Tai chi is a system of movements and positions believed to have developed in 12th Century China. Tai chi techniques aim to address the body and mind as an interconnected system and are traditionally believed to have mental and physical health benefits to improve posture, balance, flexibility, and strength. Many styles of tai chi have developed since the original set of 13 postures. The modern practice of tai chi often includes sequences of slow movements coordinated with deep breathing and mental attention. Specific forms or poses may last from five to 30 minutes. Tai chi is taught in classes or can be practiced alone. Classes often include fewer than 20 people. Instructors guide pupils through movements, encouraging them to keep their bodies stable and upright while shifting weight. A high level of concentration is usually involved, and sessions are intensely focused and quiet. Exercises can also be practiced alone daily for 15 to 20 minutes, often in the morning.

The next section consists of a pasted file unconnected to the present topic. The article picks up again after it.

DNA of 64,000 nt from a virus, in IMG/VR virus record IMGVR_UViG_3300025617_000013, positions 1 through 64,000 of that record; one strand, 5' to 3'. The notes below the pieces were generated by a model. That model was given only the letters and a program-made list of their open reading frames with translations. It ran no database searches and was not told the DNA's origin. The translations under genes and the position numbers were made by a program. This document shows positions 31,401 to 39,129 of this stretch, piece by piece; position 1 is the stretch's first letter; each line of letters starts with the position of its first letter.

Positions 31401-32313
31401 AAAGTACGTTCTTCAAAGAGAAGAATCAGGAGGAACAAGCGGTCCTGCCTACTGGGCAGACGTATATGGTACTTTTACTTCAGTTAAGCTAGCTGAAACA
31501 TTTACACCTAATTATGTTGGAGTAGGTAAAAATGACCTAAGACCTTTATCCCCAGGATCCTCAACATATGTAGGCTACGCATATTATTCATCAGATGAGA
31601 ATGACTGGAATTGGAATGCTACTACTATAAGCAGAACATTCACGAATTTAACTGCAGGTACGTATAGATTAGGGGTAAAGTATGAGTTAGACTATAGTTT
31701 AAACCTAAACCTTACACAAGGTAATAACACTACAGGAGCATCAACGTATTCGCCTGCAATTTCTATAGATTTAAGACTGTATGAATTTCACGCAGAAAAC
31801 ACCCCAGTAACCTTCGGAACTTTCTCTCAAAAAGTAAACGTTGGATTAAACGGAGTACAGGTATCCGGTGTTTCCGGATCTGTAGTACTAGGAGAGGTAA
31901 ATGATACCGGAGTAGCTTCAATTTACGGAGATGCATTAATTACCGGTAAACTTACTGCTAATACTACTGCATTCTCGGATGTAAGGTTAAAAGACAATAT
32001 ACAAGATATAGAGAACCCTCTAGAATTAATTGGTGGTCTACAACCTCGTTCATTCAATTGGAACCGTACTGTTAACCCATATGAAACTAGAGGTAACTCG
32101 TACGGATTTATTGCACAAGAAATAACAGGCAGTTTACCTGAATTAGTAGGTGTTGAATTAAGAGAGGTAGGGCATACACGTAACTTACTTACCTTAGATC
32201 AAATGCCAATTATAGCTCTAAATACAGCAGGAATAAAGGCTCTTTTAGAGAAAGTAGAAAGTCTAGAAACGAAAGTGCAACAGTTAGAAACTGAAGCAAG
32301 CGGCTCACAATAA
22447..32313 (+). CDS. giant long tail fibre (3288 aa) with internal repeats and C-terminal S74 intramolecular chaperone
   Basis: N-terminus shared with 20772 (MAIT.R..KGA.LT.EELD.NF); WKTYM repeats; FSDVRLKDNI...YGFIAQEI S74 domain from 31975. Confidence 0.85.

The practice of acupuncture originated in China 5,000 years ago. Today it is widely used throughout the world and is one of the main pillars of Chinese medicine. There are many different varieties of the practice of acupuncture, both in the Orient and in the West. The most common forms available to westerners are as follows. Traditional Chinese medicine (TCM) usually combines acupuncture with Chinese herbs. Classical acupuncture (also known as five element acupuncture) uses a different needling technique and relies on acupuncture independent of the use of herbs. Japanese acupuncture uses smaller needles than the other varieties. Medical acupuncture refers to acupuncture practiced by a conventional medical doctor. Auricular acupuncture treats the entire body through acupuncture points in the ears only. Electroacupuncture uses electrical currents attached to acupuncture needles. Aside from needles, other methods of stimulation are also considered forms of "acupuncture." These include the use of heat from the burning of herbs placed on specific points ("moxibustion") and the placement of herbal pastes on specific points. Research on the effectiveness of acupuncture has special challenges. These include the diversity of approaches, the practice of individualizing treatment for each patient, differing skill levels between practitioners, and difficulty separating out the effects of acupuncture from placebo effects (i.e., how the patient's beliefs and expectations affect his/her perception of symptoms). Based on acupuncture's long history of use as well as the limited research available, both the World Health Organization and the National Institutes of Health have identified many conditions for which it may be recommended. However, many common uses do not yet have formal scientific evidence to support them.